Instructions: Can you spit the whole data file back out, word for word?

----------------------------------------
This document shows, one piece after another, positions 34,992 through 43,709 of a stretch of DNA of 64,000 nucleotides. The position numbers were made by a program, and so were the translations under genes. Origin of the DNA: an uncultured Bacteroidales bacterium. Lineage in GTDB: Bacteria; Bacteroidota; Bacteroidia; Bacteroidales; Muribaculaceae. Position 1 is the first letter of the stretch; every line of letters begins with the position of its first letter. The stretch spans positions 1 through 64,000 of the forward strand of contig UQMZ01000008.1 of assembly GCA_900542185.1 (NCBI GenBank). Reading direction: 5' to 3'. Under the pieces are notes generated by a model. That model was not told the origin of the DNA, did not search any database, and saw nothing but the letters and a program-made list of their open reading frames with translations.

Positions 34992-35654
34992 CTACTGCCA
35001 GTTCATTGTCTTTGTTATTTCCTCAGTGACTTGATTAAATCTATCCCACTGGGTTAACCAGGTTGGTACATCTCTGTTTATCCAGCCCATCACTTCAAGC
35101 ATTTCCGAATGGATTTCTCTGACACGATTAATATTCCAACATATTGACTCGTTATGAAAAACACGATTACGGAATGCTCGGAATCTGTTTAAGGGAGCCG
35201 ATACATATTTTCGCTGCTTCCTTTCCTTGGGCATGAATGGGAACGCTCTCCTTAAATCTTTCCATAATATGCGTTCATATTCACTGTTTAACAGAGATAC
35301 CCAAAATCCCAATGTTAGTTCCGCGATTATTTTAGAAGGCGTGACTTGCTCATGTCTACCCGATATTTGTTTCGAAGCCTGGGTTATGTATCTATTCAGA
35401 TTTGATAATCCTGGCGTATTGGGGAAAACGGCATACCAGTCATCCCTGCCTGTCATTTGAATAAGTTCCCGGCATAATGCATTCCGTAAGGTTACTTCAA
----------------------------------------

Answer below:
This document shows, one piece after another, positions 34,992 through 43,709 of a stretch of DNA of 64,000 nucleotides. The position numbers were made by a program, and so were the translations under genes. Origin of the DNA: an uncultured Bacteroidales bacterium. Lineage in GTDB: Bacteria; Bacteroidota; Bacteroidia; Bacteroidales; Muribaculaceae. Position 1 is the first letter of the stretch; every line of letters begins with the position of its first letter. The stretch spans positions 1 through 64,000 of the forward strand of contig UQMZ01000008.1 of assembly GCA_900542185.1 (NCBI GenBank). Reading direction: 5' to 3'. Under the pieces are notes generated by a model. That model was not told the origin of the DNA, did not search any database, and saw nothing but the letters and a program-made list of their open reading frames with translations.

Positions 34992-35654
34992 CTACTGCCA
35001 GTTCATTGTCTTTGTTATTTCCTCAGTGACTTGATTAAATCTATCCCACTGGGTTAACCAGGTTGGTACATCTCTGTTTATCCAGCCCATCACTTCAAGC
35101 ATTTCCGAATGGATTTCTCTGACACGATTAATATTCCAACATATTGACTCGTTATGAAAAACACGATTACGGAATGCTCGGAATCTGTTTAAGGGAGCCG
35201 ATACATATTTTCGCTGCTTCCTTTCCTTGGGCATGAATGGGAACGCTCTCCTTAAATCTTTCCATAATATGCGTTCATATTCACTGTTTAACAGAGATAC
35301 CCAAAATCCCAATGTTAGTTCCGCGATTATTTTAGAAGGCGTGACTTGCTCATGTCTACCCGATATTTGTTTCGAAGCCTGGGTTATGTATCTATTCAGA
35401 TTTGATAATCCTGGCGTATTGGGGAAAACGGCATACCAGTCATCCCTGCCTGTCATTTGAATAAGTTCCCGGCATAATGCATTCCGTAAGGTTACTTCAA